The Telegraph
Since 1st March, 1999
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Rethink on growth policies for the weak

New York, Oct. 19: As the chief economist of the World Bank in the late 1990s, Joseph E. Stiglitz got a firsthand look at how policy was made at its sister institution, the International Monetary Fund, and he was dismayed. Decisions, he said, were made on the basis of ideology rather than sound economic reasoning.

The fund was made up of “third-rank students from first-rate universities,” as he once put it. Frank discussion was discouraged, and developing countries were expected to accept fund prescriptions without question. And those prescriptions too often failed, leaving many nations sunk in poverty.

The experience convinced Stiglitz of the need to reassess the ingredients of growth. As he wrote this year in ‘Globalisation and Its Discontents’, “If the developed countries were serious about paying more attention to the voices of the developing countries, they could help fund a think tank — independent from the international economic organisations — that would help them formulate strategies and positions.”

Now Stiglitz himself has set up such an institute. The Initiative for Policy Dialogue is at Columbia University’s School for International and Public Affairs, where Stiglitz is a professor. It is bringing together economists, political scientists and policy analysts from around the world to re-examine the prevailing wisdom about development and to come up with alternative strategies.

“There’s not a Brookings or an American Enterprise Institute for the developing world,” said Stiglitz, co-winner of the 2001 Nobel Memorial Prize in Economic Science.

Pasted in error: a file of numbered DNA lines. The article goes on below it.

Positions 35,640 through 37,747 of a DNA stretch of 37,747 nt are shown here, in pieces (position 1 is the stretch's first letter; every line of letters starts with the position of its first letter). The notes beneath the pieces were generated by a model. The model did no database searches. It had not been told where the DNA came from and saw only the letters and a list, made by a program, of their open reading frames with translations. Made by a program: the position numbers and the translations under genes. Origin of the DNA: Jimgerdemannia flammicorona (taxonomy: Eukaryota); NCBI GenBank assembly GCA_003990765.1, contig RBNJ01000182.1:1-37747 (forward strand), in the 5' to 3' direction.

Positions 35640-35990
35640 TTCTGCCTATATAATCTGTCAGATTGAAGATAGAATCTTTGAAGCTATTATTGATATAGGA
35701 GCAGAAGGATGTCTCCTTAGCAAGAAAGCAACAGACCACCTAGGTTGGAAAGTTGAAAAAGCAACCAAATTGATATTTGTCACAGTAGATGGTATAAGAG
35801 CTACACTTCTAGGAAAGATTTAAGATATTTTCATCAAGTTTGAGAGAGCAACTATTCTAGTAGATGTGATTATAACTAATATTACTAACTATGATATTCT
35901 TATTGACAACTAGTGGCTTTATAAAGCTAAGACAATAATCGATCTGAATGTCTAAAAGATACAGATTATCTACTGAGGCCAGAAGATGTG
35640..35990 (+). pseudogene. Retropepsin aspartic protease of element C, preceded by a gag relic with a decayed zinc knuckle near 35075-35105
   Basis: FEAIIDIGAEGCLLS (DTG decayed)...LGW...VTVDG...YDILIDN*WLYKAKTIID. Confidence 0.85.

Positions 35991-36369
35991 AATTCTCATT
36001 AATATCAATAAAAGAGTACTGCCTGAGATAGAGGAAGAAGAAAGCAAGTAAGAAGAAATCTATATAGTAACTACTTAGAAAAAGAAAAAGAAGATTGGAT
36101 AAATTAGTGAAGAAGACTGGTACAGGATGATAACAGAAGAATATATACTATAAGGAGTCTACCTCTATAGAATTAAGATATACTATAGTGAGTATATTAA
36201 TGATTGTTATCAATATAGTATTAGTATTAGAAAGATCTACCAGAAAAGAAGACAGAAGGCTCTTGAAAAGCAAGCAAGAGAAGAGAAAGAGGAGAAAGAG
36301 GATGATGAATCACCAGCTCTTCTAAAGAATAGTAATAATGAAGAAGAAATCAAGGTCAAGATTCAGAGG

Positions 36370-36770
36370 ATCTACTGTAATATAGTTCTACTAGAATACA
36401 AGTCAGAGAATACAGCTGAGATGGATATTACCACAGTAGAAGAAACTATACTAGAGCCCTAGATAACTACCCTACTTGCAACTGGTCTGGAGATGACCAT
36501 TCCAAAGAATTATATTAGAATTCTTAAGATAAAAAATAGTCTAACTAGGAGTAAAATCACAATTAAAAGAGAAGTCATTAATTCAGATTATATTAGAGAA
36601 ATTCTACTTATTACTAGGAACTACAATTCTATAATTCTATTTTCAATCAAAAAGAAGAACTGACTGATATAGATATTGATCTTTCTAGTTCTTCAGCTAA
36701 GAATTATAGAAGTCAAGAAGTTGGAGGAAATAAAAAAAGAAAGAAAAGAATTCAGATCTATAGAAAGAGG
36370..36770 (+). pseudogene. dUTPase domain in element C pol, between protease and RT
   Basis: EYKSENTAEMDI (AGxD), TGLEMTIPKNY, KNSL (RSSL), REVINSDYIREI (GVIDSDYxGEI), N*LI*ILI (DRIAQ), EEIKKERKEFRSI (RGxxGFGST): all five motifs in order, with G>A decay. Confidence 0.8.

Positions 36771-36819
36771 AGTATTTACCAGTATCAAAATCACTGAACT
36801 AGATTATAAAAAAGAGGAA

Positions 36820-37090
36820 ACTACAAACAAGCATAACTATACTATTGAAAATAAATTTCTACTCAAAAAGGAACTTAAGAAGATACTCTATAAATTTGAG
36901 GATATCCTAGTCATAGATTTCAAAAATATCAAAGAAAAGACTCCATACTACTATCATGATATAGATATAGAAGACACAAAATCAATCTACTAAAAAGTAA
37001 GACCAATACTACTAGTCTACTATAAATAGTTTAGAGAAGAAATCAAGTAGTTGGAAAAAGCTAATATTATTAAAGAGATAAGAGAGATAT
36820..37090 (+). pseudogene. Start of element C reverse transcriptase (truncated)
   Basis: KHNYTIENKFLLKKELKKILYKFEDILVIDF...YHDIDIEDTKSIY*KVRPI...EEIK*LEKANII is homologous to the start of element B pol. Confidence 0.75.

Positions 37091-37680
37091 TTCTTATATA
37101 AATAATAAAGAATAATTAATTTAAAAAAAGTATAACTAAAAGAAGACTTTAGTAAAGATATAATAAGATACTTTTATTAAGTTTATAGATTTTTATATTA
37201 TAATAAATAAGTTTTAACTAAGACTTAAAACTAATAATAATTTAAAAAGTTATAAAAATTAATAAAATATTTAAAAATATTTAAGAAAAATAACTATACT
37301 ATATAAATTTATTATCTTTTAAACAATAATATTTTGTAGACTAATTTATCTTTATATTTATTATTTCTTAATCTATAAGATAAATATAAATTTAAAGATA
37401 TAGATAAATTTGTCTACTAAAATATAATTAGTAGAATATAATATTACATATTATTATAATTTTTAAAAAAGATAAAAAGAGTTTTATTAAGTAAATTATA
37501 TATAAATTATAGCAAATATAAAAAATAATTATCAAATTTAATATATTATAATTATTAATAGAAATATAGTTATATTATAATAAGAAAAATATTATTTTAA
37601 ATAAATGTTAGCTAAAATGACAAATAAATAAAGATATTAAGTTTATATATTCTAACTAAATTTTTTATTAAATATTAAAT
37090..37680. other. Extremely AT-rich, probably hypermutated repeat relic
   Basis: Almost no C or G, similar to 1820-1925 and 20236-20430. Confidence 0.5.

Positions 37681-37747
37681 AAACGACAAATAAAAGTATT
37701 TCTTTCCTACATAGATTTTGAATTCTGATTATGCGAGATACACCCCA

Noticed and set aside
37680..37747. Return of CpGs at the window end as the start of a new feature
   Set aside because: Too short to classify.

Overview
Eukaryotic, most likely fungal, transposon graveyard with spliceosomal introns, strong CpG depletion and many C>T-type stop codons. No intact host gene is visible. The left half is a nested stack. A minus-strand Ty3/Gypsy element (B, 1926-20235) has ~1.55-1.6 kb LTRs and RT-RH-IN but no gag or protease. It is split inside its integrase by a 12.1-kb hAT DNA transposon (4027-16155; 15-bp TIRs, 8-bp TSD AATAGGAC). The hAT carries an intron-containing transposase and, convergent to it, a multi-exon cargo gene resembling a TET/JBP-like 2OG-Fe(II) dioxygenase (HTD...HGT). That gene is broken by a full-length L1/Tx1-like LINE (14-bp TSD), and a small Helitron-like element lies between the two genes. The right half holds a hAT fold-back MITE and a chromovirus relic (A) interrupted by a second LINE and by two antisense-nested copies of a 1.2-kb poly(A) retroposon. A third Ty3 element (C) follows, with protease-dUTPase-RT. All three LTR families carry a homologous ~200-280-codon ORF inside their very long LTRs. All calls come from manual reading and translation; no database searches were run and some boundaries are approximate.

It’s an ambitious and controversial undertaking. Stiglitz is the IMF’s most visible critic, and the fund has made little secret of its disdain for him. In a biting open letter posted on its web site (, Kenneth Rogoff, the fund’s director of research, calls Stiglitz’s ideas about development “at best highly controversial, at worst snake oil.” His “alternative medicines, involving ever more government intervention, are highly dubious in many real world settings.”

Undeterred, Stiglitz is taking aim at the so-called Washington consensus, a package of free-market, free-trade policies that, critics charge, the IMF and World Bank have imposed on Third World nations. “We disagree with the World Bank-IMF idea that there’s one approach that’s right for all countries,” Stiglitz said. Rather, he said, there is a range of policies that must be selected based on conditions in each country.

Stiglitz’s effort to rewrite the textbook on development is being conducted through 14 task forces that are re-evaluating such critical issues as bankruptcy, poverty, privatisation and trade.

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